Chamomile is a unique herb; it is as pretty as it is useful. Unbeknownst to most gardeners, there are two types of common chamomile: German and Roman. Both are native to Europe and both have medicinal qualities, often being incorporated into herbal remedies, beverages, and skincare interchangeably. Both boast fragrant, daisy-like flowers with white petals surrounding a yellow center.
Both varietals of chamomile grow quickly (reaching full bloom within about 10 weeks), and are best planted in the spring, either via seed or young plants. Roman chamomile is often used as a ground cover or creeping plant to soften the edges of a stone wall or walkway, while its German counterpart is more commonly used for making tea.
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|Common Name||Chamomile, German chamomile, Roman chamomile, Barnyard daisy|
|Botanical Names||Matricaria recutita, Chamaemelum nobile|
|Plant Type||German chamomile is an annual flower; Roman chamomile is a perennial|
|Mature Size||8–24 in. tall, 8–12 in. wide|
|Sun Exposure||Full sun|
|Soil Type||Not too rich, organic soil|
|Flower Color||White petals with a yellow center|
|Hardiness Zones||2a-9a (USDA)|
German chamomile (Matricaria chamomilla) is an annual plant, however, it self-seeds so readily, you may think it's a perennial just like Roman chamomile (Chamaemelum nobile). Both are easy to care for in a garden and require very few extras to thrive. German chamomile produces more abundant flowers, while Roman chamomile takes the medal for more fragrant blooms.
Chamomile isn't typically great as a bedding plant—it tends to be too floppy and insignificant when paired with more formal and imposing plants. However, it can be used for underplanting in an herb or vegetable garden, to soften rock wall edges, and is a good candidate for containers.
Harvest the chamomile flowers when they are fully open. They can be used fresh or dried. When dried, store the flowers and leaves in a cool, dark environment in an air-tight container (or frozen). If you find that the leaves make your tea too bitter, just harvest the flowers.
Both Roman and German chamomile grow well in either full sun or partial shade. The plants will flower best in full sun, but in hot climates, a bit of partial shade is a better choice (especially during the hot afternoon hours) to avoid burning the delicate blooms. More sun typically leads to faster growth, but this plant grows rapidly by nature.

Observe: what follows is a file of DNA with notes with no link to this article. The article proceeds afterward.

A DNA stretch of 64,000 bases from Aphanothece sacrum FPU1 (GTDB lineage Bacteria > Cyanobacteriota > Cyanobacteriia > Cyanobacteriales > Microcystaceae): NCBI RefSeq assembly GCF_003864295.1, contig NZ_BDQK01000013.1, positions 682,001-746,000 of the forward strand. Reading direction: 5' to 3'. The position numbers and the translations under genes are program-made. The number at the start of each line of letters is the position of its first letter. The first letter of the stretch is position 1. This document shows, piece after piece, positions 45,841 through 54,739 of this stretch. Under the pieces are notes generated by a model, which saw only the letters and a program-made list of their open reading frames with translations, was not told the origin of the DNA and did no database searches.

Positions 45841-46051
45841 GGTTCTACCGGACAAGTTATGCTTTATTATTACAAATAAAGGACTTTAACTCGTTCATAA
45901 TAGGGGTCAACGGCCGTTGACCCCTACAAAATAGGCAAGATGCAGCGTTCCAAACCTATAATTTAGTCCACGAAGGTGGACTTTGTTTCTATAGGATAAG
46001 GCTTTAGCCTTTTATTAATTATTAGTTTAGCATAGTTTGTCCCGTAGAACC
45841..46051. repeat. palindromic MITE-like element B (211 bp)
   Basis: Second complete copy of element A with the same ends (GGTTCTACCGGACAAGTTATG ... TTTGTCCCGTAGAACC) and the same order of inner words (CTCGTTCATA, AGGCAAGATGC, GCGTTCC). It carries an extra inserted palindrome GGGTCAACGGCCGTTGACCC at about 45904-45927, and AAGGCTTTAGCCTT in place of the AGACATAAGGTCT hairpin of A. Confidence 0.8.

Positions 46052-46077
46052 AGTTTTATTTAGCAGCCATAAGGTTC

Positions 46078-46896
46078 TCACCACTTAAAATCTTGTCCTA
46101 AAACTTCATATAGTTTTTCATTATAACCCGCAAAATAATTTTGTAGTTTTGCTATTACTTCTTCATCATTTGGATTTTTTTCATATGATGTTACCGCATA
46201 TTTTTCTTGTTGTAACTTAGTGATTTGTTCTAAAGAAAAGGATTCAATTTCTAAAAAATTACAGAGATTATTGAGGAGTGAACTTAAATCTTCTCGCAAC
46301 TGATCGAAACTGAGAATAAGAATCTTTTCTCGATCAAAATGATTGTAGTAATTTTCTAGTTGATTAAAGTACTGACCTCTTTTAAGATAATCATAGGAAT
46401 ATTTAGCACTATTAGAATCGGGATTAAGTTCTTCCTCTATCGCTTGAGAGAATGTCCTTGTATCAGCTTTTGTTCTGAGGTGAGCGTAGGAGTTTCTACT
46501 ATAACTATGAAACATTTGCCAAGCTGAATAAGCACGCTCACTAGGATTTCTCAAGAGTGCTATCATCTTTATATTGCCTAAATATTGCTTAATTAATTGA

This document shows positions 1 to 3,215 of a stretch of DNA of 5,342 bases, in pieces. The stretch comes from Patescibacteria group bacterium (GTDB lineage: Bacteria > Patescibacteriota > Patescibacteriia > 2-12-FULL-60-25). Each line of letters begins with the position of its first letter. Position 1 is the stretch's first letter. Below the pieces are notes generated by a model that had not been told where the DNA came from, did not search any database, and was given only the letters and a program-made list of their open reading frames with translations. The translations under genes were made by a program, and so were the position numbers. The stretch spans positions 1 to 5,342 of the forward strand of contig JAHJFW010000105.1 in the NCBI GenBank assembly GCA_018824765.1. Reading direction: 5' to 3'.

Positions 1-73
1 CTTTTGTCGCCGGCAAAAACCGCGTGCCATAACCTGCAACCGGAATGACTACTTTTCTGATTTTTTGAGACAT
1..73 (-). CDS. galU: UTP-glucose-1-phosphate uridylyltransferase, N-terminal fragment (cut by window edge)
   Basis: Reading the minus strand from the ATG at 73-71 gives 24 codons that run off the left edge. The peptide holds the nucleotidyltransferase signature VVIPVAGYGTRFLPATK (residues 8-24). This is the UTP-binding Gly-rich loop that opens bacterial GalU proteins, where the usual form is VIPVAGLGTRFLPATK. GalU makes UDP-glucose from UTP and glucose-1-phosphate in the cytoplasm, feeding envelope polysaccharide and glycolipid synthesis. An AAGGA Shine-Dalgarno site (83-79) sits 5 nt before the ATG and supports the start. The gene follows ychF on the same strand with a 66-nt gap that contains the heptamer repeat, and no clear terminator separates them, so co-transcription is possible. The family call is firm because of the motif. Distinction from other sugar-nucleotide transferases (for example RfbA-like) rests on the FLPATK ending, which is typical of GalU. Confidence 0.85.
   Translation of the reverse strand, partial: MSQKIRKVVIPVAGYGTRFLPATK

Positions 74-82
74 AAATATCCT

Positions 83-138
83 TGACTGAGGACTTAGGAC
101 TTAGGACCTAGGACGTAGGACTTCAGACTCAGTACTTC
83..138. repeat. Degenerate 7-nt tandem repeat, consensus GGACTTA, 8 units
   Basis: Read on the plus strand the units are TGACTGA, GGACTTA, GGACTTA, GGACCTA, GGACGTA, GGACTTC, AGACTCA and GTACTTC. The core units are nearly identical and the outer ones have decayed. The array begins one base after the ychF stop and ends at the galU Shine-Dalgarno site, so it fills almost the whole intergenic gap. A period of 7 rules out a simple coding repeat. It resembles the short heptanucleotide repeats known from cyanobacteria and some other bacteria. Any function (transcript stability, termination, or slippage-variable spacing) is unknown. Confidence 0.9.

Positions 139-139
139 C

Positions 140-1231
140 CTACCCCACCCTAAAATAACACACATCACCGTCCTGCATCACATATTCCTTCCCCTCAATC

Both versions of chamomile will flower best if grown in rich, organic soil. They can survive in poorer mixtures, but it will often cause their stems to be floppier. Chamomile is not particular about its soil pH, preferring a neutral range of between 5.6 to 7.5.
Water young chamomile plants about an inch per week. As they age and become established, the plants are drought tolerant. It's best to allow plants to dry out between moderate waterings. However, in extremely hot climates, chamomile will appreciate a bit more moisture.
Temperature and Humidity
Chamomile is capable of thriving in any summer weather under 100 degrees Fahrenheit. It prefers a moderate temperature range between 60 to 68 degrees Fahrenheit. Because it's drought-tolerant, it does thrive in excessively humid areas.
Chamomile does not need fertilizer; it grows quickly without any particular need for feeding.
How to Grow Chamomile From Seed
Chamomile is easy to start from seed. Start seeds indoors about six weeks before the last expected frost. Chamomile seeds need light to germinate, so scatter the seeds and press them firmly onto the soil, but do not cover the seeds with soil. Water regularly, and they should germinate in seven to 14 days. You can also direct-seed chamomile outdoors, though you’ll get better germination if you do this in the fall and let the seed stratify over winter for a spring crop.
Most insects stay clear of chamomile. Chamomile is used as a cucumber pest deterrent. However, aphids and thrips can sometimes be a problem. Both can be washed off the plant or treated with insecticidal soap.
How to Get Chamomile to Bloom
Chamomile blooms are small with yellow centers and white petals; they look like miniature daisies. The flowers have a sweet, herbaceous aroma, and bloom in the spring and summer. The best way to get your chamomile to bloom is by providing it direct, full-sun—it may not bloom if it's shaded. Other than that, this plant is super-easy: no deadheading or fertilizer needed.
Common Problems With Chamomile
Chamomile is an easy-to-grow herb, both inside and out, and experiences very few problems. But occasionally, it needs a little TLC.
Brown Spots on the Leaves
This can be a sign of several fungal plant diseases, like botrytis blight. It's remedied by treating your plant with some fungicidal oil.
Leaves Turn Brown and Fall Off
If this happens to your chamomile, it may be getting too much water. Cut back on the water and see if this makes a difference.
Are all parts of the chamomile plant edible?
The leaves and flowers of the chamomile plant are edible in fresh or dried form. The stem is not aromatic and is not palatable.
What does chamomile tea taste like?
Some say it tastes similar to apples, which makes sense because the word chamomile comes from the Greek "kamai-melon," which is loosely translated as "ground apple."
Can chamomile grow indoors?
Yes. Grown in pots, both types of chamomile will grow indoors. It's a fragrant addition to your home.